CD$16.49

Pop - Released September 25, 1989 | UMC (Universal Music Catalogue)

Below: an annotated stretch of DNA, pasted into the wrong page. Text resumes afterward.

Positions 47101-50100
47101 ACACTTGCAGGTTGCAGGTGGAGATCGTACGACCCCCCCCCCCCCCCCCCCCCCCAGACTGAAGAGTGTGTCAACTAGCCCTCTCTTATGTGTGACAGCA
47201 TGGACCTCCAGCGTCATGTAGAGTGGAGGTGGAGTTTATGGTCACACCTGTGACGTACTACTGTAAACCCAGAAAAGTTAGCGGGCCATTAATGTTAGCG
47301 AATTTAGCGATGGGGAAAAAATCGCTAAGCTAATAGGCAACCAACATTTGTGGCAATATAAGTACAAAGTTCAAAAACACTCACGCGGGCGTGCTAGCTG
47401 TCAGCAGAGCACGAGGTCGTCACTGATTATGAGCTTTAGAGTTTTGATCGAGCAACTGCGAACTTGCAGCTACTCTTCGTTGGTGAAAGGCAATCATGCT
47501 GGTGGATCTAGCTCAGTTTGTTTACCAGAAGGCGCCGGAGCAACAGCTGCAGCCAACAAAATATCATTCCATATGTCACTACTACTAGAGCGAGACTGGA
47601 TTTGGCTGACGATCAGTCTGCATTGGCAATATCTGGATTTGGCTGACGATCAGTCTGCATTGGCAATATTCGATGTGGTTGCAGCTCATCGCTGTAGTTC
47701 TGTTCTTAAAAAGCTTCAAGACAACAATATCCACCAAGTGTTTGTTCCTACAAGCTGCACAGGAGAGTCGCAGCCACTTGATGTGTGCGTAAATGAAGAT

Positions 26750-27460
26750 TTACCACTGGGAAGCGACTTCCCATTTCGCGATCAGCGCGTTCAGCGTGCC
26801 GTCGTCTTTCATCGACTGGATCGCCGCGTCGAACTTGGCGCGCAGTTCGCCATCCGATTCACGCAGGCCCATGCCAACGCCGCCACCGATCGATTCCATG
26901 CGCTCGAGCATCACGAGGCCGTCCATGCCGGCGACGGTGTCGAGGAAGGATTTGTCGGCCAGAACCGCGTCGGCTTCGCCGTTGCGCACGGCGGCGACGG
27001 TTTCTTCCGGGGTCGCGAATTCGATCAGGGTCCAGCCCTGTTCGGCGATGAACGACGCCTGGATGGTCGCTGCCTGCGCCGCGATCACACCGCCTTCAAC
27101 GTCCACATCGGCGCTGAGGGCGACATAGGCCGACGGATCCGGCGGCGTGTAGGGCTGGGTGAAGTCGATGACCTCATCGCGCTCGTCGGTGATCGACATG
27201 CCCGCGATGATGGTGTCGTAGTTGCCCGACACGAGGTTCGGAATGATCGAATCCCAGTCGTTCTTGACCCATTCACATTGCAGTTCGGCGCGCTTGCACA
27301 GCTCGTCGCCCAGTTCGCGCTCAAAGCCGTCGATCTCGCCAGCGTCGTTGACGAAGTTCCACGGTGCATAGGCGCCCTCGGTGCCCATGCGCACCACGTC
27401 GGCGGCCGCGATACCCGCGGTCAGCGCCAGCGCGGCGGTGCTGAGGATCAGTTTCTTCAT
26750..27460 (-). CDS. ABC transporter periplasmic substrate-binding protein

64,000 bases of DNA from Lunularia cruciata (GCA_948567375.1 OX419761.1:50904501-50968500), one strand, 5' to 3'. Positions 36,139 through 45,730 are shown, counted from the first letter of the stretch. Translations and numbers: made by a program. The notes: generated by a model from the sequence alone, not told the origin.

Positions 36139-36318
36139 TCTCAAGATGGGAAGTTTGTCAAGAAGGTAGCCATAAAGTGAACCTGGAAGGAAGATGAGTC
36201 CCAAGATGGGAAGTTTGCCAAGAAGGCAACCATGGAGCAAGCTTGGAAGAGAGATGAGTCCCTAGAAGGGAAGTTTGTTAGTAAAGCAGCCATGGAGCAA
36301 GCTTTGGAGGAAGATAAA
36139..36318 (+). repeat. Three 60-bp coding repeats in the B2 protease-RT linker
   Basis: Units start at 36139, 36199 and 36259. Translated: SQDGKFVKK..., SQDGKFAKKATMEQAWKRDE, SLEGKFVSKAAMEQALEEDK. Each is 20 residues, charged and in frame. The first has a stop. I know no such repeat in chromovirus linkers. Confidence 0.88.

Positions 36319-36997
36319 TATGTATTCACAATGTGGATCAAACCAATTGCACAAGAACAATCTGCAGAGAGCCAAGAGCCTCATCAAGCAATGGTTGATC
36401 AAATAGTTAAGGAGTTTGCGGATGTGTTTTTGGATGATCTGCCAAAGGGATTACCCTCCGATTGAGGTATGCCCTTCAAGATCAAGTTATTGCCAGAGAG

Along with the mega-platinum Songs from the Big Chair, The Seeds of Love rendered Tears for Fears one of the '80s most successful pop groups. The album was created during a profound period of catharsis. Curt Smith was going through a divorce while Roland Orzabal was in primal therapy. Musically, it's their most sophisticated outing, and it should be: It took four years, four producers, and over a million pounds to complete. The duo sought to distance themselves from the synth pop of their earlier records in favor of a more organic approach using live musicians. Included in this all-star cast are Kate St. John, Jon Hassell, Robbie Macintosh, and Ian Stanley. Orzabal began writing in 1985 with touring keyboardist Nicky Holland and continued in London in 1986. Their collaboration netted half the album's tracks, including "Bad Man's Song." Due to outside pressures, Smith's only co-writing credit is the soaring title track, though he played, sang, and advised on all charts and mixes. The album's Muse is American vocalist/pianist Oleta Adams. Orzabal caught her set in a hotel bar in 1985 and asked her two years later to duet on the transcendent album-opener "Woman in Chains." It set the tone for the entire proceeding. (The glorious drumming on the cut is by Phil Collins.) Adams also contributed gospel vocals to "Bad Man's Song," which features a Holland piano intro strongly suggestive of Weather Report's "Birdland." The presence of drummer Manu Katche and bassist Pino Palladino underscores it. The production chart for "Sowing the Seeds of Love" borrows heavily from the Beatles' "I Am the Walrus," but ends up as a spiritual, sociopolitical anthem in its own sonic universe. Smith's devastatingly beautiful refrain and the brief, seemingly errant entrance of an operatic soprano and a choir, frame the panoramic horns, strings, and Fairlight orchestrations, resulting in one of the duo's most enduring songs. On "Advice for the Young at Heart," Smith's and Holland's vocals entwine in a melody grounded in blue-eyed soul, jazz, and elegant pop that recalls the Style Council. Hassell's fourth world trumpet introduces the lithe "Standing on the Corner of the Third World," clearing the way for a melody that melds Bacharach-esque pop to folk, rock, and chamber jazz, with riveting singing from Smith and Orzabal. "Swords and Knives" melds squalling prog rock guitar (a la Robert Fripp) to Afro-Latin polyrhythms and orchestral arrangements woven through psych-pop overtones. The rave-up rocker "Year of the Knife" is loaded with effects. Its siren-like strings provide ballast for ripping, multi-tracked guitars, samples, atmospherics, punchy drums, and a soul revue chorus. Closer "Famous Last Words" opens with ambient sounds and a lone piano as Orzabal delivers a love song about mortality. Simon Phillips' drumming propels wafting strings and a chorale, before they're stripped away at close. Thanks to the duo's uncompromising stubbornness, expansive creative vision, and Dave Bascombe's final production, The Seeds of Love has dated better than either of its predecessors and is inarguably Tears for Fears' masterpiece. © Thom Jurek /TiVo